Lisa Roberts is hoping to follow in the footsteps of former NDP MPs in Halifax — Megan Leslie and Alexa McDonough — who held the seat for the party from 1997 until 2015.
The 2015 federal election saw a red wave crash against Atlantic Canada, with all 32 districts electing Liberal MPs. Falling short of regaining the Halifax seat in 2019 with Christine Saulnier, the NDP is banking on a candidate with experience in political office to garner the seat back from Liberal incumbent Andy Fillmore.
Roberts served as MLA for Halifax Needham since 2016 before making the move to federal politics this summer, and also held the position of NDP housing critic in the provincial legislature.
For Roberts, a mother of two school-aged children, the timing of the election couldn’t have been worse — forcing her to grab her kids’ school lunches while doing a double-shift of canvassing, before coming home and getting ready for back to school.
“I think the beginning of September is an inappropriate time to be making important decisions about who our leaders will be,” Roberts said, adding it’s so far from an ideal time to be asking people to engage in political debate. “I am in a party and was in a provincial caucus with a high number of female candidates with relatively younger families, and it makes it very, very difficult,” Roberts said.
It’s also more difficult to find campaign staff when many post-secondary students are headed back to campus and parents are working full-time.
“There are, to my knowledge, almost no volunteers or workers on my campaign who are putting in significant hours who have families,” Roberts said, adding that she doesn’t believe the process of running for office in Canada is accessible.
Despite the timing, Roberts doesn’t feel like she’s faced as many barriers as some of her colleagues, mostly due to the path created for her by former NDP women. She noted McDonough’s struggles to get elected, and Maureen McDonald, who ran several times in Halifax Needham before she was elected.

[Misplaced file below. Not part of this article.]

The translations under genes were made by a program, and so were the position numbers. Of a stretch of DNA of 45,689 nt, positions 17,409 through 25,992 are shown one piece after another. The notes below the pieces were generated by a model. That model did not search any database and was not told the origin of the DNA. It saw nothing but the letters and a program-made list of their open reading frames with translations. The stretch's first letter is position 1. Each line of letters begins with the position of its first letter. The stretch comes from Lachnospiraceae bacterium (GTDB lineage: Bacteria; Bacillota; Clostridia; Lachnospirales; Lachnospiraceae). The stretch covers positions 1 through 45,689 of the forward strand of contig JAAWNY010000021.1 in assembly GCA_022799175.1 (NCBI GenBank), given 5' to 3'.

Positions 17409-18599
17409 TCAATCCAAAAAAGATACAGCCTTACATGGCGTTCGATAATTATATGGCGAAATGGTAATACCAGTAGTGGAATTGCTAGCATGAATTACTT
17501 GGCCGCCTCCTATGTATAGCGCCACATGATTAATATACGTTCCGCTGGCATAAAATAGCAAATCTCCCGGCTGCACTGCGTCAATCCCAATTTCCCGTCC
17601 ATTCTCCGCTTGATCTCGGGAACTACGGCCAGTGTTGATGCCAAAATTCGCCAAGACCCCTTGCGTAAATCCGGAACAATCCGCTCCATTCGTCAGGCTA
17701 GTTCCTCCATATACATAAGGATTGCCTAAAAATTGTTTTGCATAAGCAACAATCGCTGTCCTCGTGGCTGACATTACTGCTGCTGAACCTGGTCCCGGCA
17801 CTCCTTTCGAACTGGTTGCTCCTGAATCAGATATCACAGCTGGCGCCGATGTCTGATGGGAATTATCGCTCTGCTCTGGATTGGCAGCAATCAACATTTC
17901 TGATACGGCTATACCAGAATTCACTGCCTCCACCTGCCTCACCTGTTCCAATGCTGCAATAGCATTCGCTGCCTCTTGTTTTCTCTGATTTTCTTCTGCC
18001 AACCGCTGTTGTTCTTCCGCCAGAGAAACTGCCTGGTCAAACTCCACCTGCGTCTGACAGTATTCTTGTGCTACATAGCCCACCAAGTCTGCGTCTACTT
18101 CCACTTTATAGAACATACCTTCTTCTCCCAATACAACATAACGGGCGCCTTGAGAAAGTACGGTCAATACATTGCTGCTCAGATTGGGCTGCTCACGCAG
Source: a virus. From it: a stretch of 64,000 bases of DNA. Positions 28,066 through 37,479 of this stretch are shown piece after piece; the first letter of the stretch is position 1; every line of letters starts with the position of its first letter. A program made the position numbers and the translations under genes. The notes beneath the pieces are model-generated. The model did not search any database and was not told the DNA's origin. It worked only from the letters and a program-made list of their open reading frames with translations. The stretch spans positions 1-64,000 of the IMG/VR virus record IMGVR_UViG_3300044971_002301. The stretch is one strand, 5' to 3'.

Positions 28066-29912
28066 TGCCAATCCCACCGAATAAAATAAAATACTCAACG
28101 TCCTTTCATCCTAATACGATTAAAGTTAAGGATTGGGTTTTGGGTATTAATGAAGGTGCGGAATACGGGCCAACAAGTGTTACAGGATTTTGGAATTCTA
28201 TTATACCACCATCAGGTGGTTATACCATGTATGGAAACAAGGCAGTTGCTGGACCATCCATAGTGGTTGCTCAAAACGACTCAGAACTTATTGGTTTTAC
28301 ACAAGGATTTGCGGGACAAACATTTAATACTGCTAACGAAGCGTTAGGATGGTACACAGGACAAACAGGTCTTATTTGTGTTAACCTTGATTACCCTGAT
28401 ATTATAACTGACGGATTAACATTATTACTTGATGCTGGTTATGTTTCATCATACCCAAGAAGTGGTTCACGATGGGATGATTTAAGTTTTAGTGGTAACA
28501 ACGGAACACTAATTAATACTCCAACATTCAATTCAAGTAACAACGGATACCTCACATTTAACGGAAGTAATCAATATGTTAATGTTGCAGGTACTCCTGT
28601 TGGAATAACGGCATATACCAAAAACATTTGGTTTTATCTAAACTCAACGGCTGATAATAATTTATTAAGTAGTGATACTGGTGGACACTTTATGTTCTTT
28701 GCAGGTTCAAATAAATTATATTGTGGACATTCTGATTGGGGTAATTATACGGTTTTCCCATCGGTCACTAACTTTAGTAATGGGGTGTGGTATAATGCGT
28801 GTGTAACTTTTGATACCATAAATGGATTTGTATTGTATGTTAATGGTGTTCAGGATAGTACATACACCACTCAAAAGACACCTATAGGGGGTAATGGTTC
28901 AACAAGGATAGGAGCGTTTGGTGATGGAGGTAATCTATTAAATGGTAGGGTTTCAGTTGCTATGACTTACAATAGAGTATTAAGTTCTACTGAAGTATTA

“So long as those fixed election dates are not respected, it makes it very difficult for people to contemplate seeking office,” Roberts added.
She wishes Justin Trudeau hadn’t made the call due to the growing fourth wave of COVID-19 across Canada.
However, since the pandemic situation has been relatively mild in Nova Scotia compared to other regions in the country, Roberts, who is double-vaccinated, doesn’t feel as concerned about COVID-19 as her fellow candidates may feel elsewhere.
“To be frank, I think my greater concerns at the moment are around the safety of candidates of all political stripes, because I find the tone of some of the protests around campaigns quite distressing,” Roberts said.
Roberts noted that while much of the media coverage of the campaign trail violence is on Prime Minister Justin Trudeau and the Liberals, NDP candidates, particularly those who are racialized, are also bearing the brunt of the vitriol.
For Roberts, the NDP is the party who always asks “are we going hard enough?” or “are we being courageous?” when it comes to seeking justice and action on issues like the climate crisis.
Aside from her experience in politics, Roberts has studied development, economics and international development studies. She speaks three languages, including French and Spanish.
“I have a real interest in global affairs and human rights,” Roberts said in an interview with rabble.ca.
In her 20s, Roberts lived in Guatemala, as well as Mexico for a short time in her 30s. She bought a ticket headed to Central America from Prince Edward Island and fell in love with on-land travel. Roberts would love to see more rail and transit service both across Canada and internationally so others can take adventures like hers.
While issues like pharmacare and universal dental care are top of mind for Roberts, she’s often reminded of the climate crisis when looking at her children, who will be forced to inherit its impacts.
“I want to do what I can to ensure that we are building a better world,” Roberts said. “And a better world has to include a Canada that is more just and more sustainable than the one we’re living in right now.”
Stephen Wentzell is rabble.ca‘s national politics reporter, a cat-dad to Benson, and a Real Housewives fanatic. Based in Halifax, he writes solutions-based, people-centred stories.
Image: Lisa Roberts/Facebook
Editor’s note, Sept. 17, 2021: A previous version of this story referred to Lisa Roberts as having been the Nova Scotia NDP’s health critic. In fact, she was the housing critic. The story has been updated.